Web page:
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Steve Connor: Atlantic winds normally save us. Not this time

Britain's famously changeable maritime weather is dominated by the mainly westerly winds that come from the North Atlantic, whose water acts as a moderating influence over the extremes of summer heat and winter cold.

However, a large area of high pressure has developed over the Atlantic which acts as a "block" against these relatively mild westerlies. As a result, bitterly cold Arctic air has moved south over much of north-western Europe.

Mainland Europe at this time of the year gets very cold at night because land loses heat so much more quickly than the sea. North-easterly winds have brought this cold air mass over Britain, but in doing so it has to cross the relatively warmer North Sea, picking up moisture in the process and then dumping it as snow showers over Scotland and eastern England.

Ewen McCallum, chief meteorologist at the Met Office, said that the localised nature of these snow showers means that some areas, for example just north of London, have remained relatively free of deep snow, while other areas to the south of the capital have been badly hit.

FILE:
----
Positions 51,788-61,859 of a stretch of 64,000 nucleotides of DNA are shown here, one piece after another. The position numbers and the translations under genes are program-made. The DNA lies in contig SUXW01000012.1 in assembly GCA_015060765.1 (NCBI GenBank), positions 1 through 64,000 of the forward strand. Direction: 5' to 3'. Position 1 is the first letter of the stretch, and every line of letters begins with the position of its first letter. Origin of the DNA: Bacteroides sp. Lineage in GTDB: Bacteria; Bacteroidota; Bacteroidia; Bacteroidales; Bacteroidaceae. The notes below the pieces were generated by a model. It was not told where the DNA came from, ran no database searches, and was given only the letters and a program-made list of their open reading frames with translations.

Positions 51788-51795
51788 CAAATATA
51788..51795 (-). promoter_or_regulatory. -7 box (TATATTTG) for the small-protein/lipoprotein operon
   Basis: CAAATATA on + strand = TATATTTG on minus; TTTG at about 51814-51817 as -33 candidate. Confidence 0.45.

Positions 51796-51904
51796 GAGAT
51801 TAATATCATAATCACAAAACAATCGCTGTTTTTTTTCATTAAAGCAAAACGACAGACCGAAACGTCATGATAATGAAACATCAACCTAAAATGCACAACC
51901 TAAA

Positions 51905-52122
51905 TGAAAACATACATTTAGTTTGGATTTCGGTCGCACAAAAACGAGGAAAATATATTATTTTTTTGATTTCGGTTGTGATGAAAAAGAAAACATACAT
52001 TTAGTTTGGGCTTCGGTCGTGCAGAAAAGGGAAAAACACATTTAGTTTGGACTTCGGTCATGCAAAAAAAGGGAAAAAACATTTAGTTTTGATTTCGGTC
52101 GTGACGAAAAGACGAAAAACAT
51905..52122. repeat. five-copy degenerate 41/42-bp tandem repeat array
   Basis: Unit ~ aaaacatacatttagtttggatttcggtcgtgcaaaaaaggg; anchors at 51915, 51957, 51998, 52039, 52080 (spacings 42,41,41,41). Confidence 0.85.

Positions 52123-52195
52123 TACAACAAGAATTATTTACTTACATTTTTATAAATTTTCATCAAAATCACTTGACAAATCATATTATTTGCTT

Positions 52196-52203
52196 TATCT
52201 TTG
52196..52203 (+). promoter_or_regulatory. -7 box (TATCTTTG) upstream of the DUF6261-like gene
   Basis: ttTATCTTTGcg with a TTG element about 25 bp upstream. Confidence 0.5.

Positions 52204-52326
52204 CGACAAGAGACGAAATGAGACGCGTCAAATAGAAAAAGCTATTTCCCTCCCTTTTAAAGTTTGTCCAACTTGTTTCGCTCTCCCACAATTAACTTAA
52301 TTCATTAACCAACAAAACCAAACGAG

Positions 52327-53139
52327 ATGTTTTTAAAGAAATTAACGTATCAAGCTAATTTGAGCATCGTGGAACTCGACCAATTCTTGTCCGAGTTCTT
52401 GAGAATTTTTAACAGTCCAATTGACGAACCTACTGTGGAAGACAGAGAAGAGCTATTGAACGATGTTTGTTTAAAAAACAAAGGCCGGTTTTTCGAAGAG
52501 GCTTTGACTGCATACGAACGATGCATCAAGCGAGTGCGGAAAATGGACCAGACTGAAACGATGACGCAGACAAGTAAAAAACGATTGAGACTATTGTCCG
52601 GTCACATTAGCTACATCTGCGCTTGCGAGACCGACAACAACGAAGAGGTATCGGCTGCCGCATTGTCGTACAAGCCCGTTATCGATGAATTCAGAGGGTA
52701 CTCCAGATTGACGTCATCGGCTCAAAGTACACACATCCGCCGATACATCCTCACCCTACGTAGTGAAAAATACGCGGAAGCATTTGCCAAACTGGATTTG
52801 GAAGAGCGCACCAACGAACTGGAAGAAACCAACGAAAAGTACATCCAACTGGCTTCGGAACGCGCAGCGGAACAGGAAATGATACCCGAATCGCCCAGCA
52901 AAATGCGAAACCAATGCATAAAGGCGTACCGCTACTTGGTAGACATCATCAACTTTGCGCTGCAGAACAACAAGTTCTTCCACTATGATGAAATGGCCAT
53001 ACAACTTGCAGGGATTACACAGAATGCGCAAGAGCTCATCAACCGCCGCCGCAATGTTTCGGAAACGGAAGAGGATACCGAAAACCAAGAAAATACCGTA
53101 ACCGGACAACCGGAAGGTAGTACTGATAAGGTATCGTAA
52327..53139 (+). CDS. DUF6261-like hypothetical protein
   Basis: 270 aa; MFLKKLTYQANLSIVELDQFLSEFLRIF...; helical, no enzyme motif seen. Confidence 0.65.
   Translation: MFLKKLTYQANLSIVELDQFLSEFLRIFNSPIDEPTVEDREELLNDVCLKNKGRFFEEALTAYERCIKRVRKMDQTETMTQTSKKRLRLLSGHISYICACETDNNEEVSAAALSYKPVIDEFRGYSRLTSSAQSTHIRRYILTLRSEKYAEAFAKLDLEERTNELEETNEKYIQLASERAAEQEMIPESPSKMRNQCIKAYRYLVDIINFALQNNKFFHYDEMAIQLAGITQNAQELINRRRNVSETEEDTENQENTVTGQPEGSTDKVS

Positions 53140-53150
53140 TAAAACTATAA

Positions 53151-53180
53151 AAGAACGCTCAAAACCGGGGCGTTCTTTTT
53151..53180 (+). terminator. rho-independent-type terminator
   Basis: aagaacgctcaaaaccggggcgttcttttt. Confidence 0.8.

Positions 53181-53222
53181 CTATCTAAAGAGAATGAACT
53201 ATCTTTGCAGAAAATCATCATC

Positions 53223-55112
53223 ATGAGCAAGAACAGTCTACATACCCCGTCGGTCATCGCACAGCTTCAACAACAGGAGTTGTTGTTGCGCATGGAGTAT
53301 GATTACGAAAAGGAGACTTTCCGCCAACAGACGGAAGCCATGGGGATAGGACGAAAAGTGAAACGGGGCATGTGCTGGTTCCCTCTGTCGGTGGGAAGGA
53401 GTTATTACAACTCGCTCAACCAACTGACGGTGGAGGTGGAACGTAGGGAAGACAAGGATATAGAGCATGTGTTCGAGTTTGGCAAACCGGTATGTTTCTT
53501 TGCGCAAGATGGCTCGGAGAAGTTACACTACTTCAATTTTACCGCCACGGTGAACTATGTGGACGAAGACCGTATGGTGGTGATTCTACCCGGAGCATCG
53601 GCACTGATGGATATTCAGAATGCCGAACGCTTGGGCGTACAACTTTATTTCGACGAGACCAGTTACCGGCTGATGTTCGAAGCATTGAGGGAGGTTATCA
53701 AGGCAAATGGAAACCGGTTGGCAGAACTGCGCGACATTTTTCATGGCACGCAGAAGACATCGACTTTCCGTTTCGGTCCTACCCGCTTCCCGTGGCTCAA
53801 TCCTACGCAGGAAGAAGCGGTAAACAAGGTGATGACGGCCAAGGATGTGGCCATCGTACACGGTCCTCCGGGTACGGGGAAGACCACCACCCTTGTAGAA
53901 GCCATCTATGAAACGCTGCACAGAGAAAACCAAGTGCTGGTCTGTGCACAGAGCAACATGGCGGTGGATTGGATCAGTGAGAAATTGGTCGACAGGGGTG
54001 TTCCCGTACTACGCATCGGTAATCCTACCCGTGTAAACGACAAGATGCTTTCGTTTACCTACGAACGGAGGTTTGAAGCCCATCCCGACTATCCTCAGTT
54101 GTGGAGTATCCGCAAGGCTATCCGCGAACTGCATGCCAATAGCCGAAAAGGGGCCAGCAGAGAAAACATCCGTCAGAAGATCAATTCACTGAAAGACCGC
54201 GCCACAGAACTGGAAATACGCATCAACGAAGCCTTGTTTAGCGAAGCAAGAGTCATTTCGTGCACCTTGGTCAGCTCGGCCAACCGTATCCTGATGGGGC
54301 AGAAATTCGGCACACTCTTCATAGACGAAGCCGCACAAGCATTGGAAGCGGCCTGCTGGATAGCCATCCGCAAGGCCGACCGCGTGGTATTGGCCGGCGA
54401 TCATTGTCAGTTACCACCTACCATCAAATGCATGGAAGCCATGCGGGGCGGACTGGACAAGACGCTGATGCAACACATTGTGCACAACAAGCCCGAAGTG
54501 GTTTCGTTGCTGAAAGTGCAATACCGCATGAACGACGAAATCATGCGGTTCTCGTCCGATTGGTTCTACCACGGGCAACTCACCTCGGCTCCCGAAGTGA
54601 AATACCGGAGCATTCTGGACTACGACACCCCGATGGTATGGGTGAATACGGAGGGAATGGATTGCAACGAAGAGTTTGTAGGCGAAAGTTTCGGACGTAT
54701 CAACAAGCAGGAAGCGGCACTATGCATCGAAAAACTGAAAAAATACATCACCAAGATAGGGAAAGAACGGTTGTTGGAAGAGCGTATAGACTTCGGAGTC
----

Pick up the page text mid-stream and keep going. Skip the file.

Some areas in the Scottish borders have seen up to 44cm (17in) of snow, while at Kielder Castle in Northumberland, locals have had to cope with 40cm. Temperatures too have plummeted, with Altnaharra in Scotland falling as low as minus 21.1C

"Because the air is so cold, this has resulted in snow showers and with the wind coming from the east, it is coastal areas along the North Sea that have seen the heaviest snow. The localised nature of showers means that the amount of lying snow has varied greatly from place to place," Mr McCallum said.

"It is very unusual for a period of easterly winds to bring such heavy and prolonged snowfall. In fact for November, the amounts this year have been the most widespread in the UK since 1993, and the deepest November snow since 1965," he said.

"One reason why we have seen such large amounts of snow is that the [atmospheric] pressure is much lower than normal, allowing the air to rise and form deeper clouds, therefore producing heavier showers," he added.

Although the winter weather appears to have come earlier this year, scientists believe that the phenomenon is still within the range of natural variability and says little about the longer global influence of climate change.

Last year, while Britain experienced one of its coldest winters on record, western Canada had a relatively mild winter. At the same time, the southern hemisphere had its warmest year on record – underlying the regional variability of the weather.